Bridging the Covid vaccine divide


Nearly six months after the first Covid-19 vaccines were administered, inoculation against the virus continues to be controversial, as misinformation and hesitancy remain challenges and as vaccine opponents continue to rail against the shots.

Packages that included an 83-page booklet opposing the vaccines were mailed to many people in the Orthodox Jewish communities in the Five Towns, Brooklyn and New Jersey last month.

The booklet bears a resemblance to a shorter anti-measles vaccine booklet that was produced by a group called Parents Educating and Advocating for Children’s Health during a measles outbreak in parts of Brooklyn two years ago. People with knowledge of both say they are filled with misinformation.

Rabbi Yakov Horowitz of Project Yes in Brooklyn; Yeshiva Darchei Noam, in Spring Valley; and the Center for Jewish Family Life, in Monsey, posted warning about the newest booklet on LinkedIn two weeks ago.

“It is easy to dismiss this as the deranged nonsense that it is,” Horowitz wrote, “but if past is prologue, many people in our community will refrain from taking the vaccine as a result of this disinformation campaign. (Remember the measles outbreak a while back?) We need the disinfectant of sunlight to expose and warn the public about these very dangerous people.”

Though vaccination numbers are relatively high, Lawrence resident Dr. Marc Sicklick, an immunologist with a practice in Cedarhurst, said he had received many calls about the shots. “I understand there is a fear of the unknown and all of us are aware of tragedies and chronic illness,” he said, “[but] there is no doubt in my mind that getting vaccinated is safer and more beneficial than getting Covid.”

*As of press time, 63.4 percentage of adults in Nassau County had received at least one dose of a vaccination, and across New York state the rate is 69.7 percent. The national average is roughly 64.3 percent.

Officials and experts are aiming for 70 percent or higher to achieve so-called herd immunity to the coronavirus. Another benefit of inoculation is that if a vaccinated person does become infected, the illness is milder and he or she is less likely to spread the virus, according to the Centers for Disease Control and Prevention.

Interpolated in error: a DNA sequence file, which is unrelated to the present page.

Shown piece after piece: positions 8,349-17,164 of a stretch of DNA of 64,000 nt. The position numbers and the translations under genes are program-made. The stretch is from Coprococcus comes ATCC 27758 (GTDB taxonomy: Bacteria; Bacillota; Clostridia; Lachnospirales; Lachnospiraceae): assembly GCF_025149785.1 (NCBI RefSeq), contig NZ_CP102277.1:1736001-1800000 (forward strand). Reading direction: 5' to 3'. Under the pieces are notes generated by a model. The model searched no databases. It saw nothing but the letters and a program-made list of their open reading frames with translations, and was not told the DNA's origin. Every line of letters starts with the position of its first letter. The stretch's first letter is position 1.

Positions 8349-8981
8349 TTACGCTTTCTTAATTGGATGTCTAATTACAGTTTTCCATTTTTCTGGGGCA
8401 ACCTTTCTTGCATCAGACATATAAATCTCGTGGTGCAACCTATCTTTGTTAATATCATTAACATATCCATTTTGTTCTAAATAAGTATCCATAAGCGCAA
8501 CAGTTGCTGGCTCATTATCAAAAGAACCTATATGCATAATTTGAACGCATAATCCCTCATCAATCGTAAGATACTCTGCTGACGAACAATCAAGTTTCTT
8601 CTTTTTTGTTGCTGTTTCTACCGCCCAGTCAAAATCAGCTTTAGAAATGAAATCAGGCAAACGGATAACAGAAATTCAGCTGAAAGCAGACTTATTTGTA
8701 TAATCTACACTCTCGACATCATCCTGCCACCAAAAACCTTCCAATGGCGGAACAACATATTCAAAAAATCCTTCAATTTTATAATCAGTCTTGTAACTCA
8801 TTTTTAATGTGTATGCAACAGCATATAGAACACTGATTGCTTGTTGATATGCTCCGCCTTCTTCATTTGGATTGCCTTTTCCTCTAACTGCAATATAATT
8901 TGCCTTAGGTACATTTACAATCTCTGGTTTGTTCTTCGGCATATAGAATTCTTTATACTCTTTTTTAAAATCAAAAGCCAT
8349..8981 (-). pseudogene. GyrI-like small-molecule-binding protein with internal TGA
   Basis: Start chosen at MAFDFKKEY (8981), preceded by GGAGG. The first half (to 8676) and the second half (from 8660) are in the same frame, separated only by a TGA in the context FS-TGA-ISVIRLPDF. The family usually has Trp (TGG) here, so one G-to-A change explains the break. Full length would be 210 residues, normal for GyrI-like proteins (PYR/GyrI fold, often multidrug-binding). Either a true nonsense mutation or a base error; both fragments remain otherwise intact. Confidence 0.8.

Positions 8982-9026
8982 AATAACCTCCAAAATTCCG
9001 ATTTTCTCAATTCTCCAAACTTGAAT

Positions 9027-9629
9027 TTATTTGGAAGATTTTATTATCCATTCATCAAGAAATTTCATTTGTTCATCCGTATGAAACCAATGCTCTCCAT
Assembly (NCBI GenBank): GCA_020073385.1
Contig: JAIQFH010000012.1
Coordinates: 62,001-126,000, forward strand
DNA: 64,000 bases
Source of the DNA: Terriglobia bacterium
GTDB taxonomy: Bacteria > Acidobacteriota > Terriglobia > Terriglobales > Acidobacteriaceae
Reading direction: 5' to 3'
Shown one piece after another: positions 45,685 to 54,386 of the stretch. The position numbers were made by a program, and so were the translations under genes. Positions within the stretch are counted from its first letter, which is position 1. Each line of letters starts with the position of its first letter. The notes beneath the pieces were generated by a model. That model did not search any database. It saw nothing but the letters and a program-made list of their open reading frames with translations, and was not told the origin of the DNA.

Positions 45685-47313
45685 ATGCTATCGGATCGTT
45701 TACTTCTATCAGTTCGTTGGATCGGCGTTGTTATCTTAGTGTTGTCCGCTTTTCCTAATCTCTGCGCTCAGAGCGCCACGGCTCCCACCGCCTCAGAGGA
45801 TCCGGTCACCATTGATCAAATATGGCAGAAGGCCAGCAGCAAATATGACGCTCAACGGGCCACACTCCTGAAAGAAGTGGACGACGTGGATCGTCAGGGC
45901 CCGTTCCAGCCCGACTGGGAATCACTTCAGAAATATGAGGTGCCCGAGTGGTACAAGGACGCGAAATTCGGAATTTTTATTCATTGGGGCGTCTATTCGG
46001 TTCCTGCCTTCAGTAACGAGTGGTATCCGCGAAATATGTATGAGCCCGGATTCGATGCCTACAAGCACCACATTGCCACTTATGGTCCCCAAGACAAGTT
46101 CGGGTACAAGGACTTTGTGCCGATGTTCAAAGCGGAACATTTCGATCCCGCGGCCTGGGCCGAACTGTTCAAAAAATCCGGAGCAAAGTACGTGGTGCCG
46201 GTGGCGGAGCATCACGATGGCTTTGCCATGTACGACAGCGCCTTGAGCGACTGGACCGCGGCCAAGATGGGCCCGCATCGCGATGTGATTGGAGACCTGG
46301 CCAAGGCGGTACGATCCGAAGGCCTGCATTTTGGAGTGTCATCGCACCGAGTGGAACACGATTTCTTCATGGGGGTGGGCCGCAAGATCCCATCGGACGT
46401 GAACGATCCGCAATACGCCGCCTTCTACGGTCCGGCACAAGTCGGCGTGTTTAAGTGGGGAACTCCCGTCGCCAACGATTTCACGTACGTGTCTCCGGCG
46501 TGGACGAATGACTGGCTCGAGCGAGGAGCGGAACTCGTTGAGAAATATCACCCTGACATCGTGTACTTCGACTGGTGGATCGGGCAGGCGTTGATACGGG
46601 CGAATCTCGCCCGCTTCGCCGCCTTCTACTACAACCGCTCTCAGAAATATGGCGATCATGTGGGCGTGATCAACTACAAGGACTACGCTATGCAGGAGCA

The booklet bases its criticism of vaccination on the Jewish religion, with several rabbis quoting the Torah. In contrast, Rabbi Ya’akov Trump, of Young Israel of Lawrence Cedarhurst, pointed to the opinion of many other rabbis, as voiced by the Chicago-based Rabbi Yona Reiss in a December podcast produced by Tradition, a journal published by the Rabbinical Council of America.

Though he acknowledged that people have a right to be nervous, and aware of the shots’ possible side effects, Reiss said, “We have an obligation to safeguard our health. We have an obligation to safeguard our community.”

The mailed manifesto included several pages of doctors’ names, their affiliations and a list of countries that have raised concerns about the vaccine. Dr. Carol Taccetta, of Newbury, Calif., was one of the few American physicians listed.

A clinical pathology specialist who graduated from the Chicago Medical School At Rosalind Franklin University-Medicine & Sciences in 1988, Taccetta told the Herald said she was happy to have her name listed, because she has many concerns.

“It’s not proven to be efficacious and it is using new platforms in America that are unknown and untested, it is experimental and then deployed on a mass untested level,” Taccetta said, adding that she paid her own son $1,600 not to take part in a clinical trial of a Covid vaccine.

“We have seen people who are very, very vulnerable get hurt,” she added, noting the initial use of radiation treatment and the infamous Tuskegee experiment from 1932 to 1937 that used Black people to study syphilis.

On May 23, Yeshiva Darchei Torah, in Far Rockaway, received a letter from a Lynbrook-based attorney, Lisa Firshing, challenging the school’s requirement that “employees at all levels” be vaccinated by July 1 in order to be offered employment in the 2021-22 school year.

Firshing, who did not respond to a request for comment, claimed that she wrote her six-page letter because “numerous employees and students” had contacted her about Darchei Torah’s policy. “It is a violation of federal law to mandate receipt of a product that is only pursuant to an [emergency use authorization],” Firshing wrote.

On June 1, the federal Equal Employment Opportunity Commission issued new guidance saying that employers could legally require Covid-19 vaccination for employees to re-enter the workplace.
Judicial decisions on the state and federal levels support mandated vaccination.

The Supreme Court ruled over a century ago, in Jacobson v. Massachusetts, that state governments could impose vaccine mandates as long as they were reasonable and fairly enforced. A New York state court recently upheld the constitutionality of a 2019 law that eliminated religious exemptions for vaccines.

“From the start of this pandemic, Yeshiva Darchei Torah has been proactive in protecting the health and wellbeing of its students and staff,” the school stated in an email. “Pursuant to both legal and medical advice, the Yeshiva is actively encouraging every member of its staff to be inoculated against Covid-19.”

Reflecting on the vaccine debate, Sicklick said there was not one doctor he respected that advised patients not to get vaccinated. “People are taking medical advice from non-physicians and making decisions that are just not fully informed,” he said. “Rabbis should be directing people to get competent medical advice.”

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*Reflects an updating of the vaccnation numbers.